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tized with water; but ye shall be baptized | grace of God, was glad, and exhorted them with the Holy Ghost. all, that with purpose of heart they would cleave unto the Lord.

24 For he was a good man, and full of the Holy Ghost and of faith: and much people was added unto the Lord.

25 Then departed Barnabas to Tarsus, for to seek Saul:

26 And when he had found him, he brought him unto Antioch. And it came to pass, that a whole year they assembled themselves with the church, and taught much people. And the disciples were called Christians first in Antioch.

17 Forasmuch then as God gave them the like gift as he did unto us, who believed on the Lord Jesus Christ; what was I, that I could withstand God?

18 When they heard these things, they held their peace, and glorified God, saying, Then hath God also to the Gentiles granted repentance unto life.

19¶Now they which were scattered abroad upon the persecution that arose about Stephen travelled as far as Phenice, and Cyprus, and Antioch, preaching the word to none but unto the Jews only.

20 And some of them were men of Cyprus and Cyrene, which, when they were come to Antioch, spake unto the Grecians, preaching the Lord Jesus.

21 And the hand of the Lord was with them and a great number believed, and turned unto the Lord.

22¶Then tidings of these things came unto the ears of the church which was in Jerusalem and they sent forth Barnabas, that he should go as far as Antioch.

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23 Who, when he came, and had seen the 3 Chap. 8. 1.

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30 Which also they did, and sent it to the elders by the hands of Barnabas and Saul.

Or, in the church.

Verse 19. "Phenice."-Most writers suppose that Phoenicia is here intended. But this was so nearear-being, as it were, a part of Palestine when under the same government-that we are more inclined to agree with Dr. Wells and a few others, who think that the sea-port of this name in the island of Crete is denoted. (See the note on ch. xxvii. 12.)

26. "Christians."-Before this, and indeed after, we find that they were called among themselves, disciples, brethren, saints, believers, the faithful; and that the Jews called them Nazarenes and Galileans. It has been disputed whether they took this name to themselves, or their adversaries applied it to them. That they took it to themselves does not seem very likely when we consider that the name is not subsequently employed by Luke himself, or by the apostles in their writings. It occurs, indeed, in 1 Pet. iv. 16, and is implied in verse 14, where, however, it is introduced as being applied reproachfully by persons not professing the Christian religion. On the other hand, the Jews were not likely to apply this name to the followers of Jesus, since it would, on their part, imply that he was the Christa point which they have always stiffly denied. In fact, they continued to call, and do continue to call them by other names. It therefore only remains that the name should have been applied by the Gentiles of Antioch; which is the more probable, considering that they really wanted a name by which to denote, without circumlocution, the followers of the new religion. The names used by the apostles, they could not appreciate or employ; and those employed by the Jews had no force to them; and it therefore became natural that they should give them a name from Christ, of whom they so continually heard them speak. That the name was originally applied as a term of scoffing and reproach, as some allege, is indeed possible, but does not appear to us, by any means, a necessary conclusion.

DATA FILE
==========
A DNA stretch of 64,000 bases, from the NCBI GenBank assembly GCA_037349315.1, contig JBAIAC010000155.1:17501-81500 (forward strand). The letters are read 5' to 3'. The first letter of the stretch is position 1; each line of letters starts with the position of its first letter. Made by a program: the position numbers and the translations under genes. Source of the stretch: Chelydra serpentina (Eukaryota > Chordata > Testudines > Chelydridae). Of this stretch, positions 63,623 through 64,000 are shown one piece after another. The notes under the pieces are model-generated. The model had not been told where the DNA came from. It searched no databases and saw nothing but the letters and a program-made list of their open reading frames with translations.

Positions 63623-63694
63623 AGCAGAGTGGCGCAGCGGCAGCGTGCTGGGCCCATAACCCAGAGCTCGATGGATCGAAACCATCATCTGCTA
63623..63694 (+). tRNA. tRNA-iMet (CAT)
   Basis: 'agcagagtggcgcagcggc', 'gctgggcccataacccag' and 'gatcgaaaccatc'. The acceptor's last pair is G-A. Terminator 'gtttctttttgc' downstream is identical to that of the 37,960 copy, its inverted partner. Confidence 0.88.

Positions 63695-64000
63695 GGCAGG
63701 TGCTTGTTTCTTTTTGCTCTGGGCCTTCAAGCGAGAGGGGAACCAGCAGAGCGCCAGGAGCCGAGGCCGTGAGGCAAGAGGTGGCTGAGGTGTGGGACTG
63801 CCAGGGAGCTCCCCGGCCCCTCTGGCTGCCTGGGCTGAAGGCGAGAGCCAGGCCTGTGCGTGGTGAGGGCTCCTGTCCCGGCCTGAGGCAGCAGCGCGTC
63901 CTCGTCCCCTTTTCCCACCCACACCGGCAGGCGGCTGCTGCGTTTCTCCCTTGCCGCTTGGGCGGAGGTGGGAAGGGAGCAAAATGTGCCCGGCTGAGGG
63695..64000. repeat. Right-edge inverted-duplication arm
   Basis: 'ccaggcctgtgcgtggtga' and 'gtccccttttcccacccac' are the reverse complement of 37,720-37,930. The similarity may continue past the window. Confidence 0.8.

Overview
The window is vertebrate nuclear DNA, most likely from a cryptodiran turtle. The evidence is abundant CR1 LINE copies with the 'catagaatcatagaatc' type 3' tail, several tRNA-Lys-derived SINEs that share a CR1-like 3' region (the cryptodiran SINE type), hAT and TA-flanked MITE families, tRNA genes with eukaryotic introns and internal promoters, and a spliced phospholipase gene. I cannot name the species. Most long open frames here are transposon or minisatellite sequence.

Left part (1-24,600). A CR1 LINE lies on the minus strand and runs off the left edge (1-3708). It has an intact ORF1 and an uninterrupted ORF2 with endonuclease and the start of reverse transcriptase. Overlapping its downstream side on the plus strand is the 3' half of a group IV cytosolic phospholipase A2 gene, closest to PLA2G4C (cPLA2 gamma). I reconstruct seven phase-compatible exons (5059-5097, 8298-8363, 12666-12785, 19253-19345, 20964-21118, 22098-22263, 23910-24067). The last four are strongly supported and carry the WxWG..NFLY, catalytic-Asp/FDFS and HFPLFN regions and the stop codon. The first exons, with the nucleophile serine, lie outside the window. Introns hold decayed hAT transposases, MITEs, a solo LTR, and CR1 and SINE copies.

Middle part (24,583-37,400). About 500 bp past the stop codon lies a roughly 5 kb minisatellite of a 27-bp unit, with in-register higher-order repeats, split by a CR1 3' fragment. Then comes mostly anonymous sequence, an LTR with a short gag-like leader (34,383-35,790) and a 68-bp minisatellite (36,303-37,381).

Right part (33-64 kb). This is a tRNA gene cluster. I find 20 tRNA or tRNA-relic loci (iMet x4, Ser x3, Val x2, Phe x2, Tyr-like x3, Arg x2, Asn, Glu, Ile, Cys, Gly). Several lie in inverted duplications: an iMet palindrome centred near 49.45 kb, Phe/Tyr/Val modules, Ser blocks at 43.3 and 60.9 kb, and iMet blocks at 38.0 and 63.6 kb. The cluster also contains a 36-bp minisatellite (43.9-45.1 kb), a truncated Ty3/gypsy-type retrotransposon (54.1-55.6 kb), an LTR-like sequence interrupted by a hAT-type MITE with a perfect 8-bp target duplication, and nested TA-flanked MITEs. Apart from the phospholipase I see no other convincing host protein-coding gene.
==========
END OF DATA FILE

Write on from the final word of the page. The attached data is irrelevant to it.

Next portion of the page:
28. "Agabus."-Ecclesiastical history does not notice this Agabus. But the Greeks believe that he was one of the Seventy disciples, and allege that he suffered martyrdom at Antioch.

"Which came to pass in the days of Claudius Cæsar."-History records four famines, all of them local, which occurred in the time of Claudius; and some expositors have adduced them all as fulfilling the present prophecy, without considering that they occurred in different years. They seem to have thought it necessary to understand "the whole world" in the large sense of the whole Roman empire; but, even so, these four famines, put together, affected only a small part of the Roman empire. It is more probable that Palestine only is intended; particularly as the disciples at Antioch did not expect to suffer by the famine themselves, and determined to send relief to their brethren in Judea. A very severe famine accordingly happened in that country; and that it was confined to it, appears from the manner in which Josephus mentions relief as being brought from other countries, which he describes as supplying large quantities of corn when it became necessary to celebrate the feast of unleavened bread. This also appears from the manner in which he states the bounties of queen Helena of Adiabene, who came at this time to Jerusalem. "She came very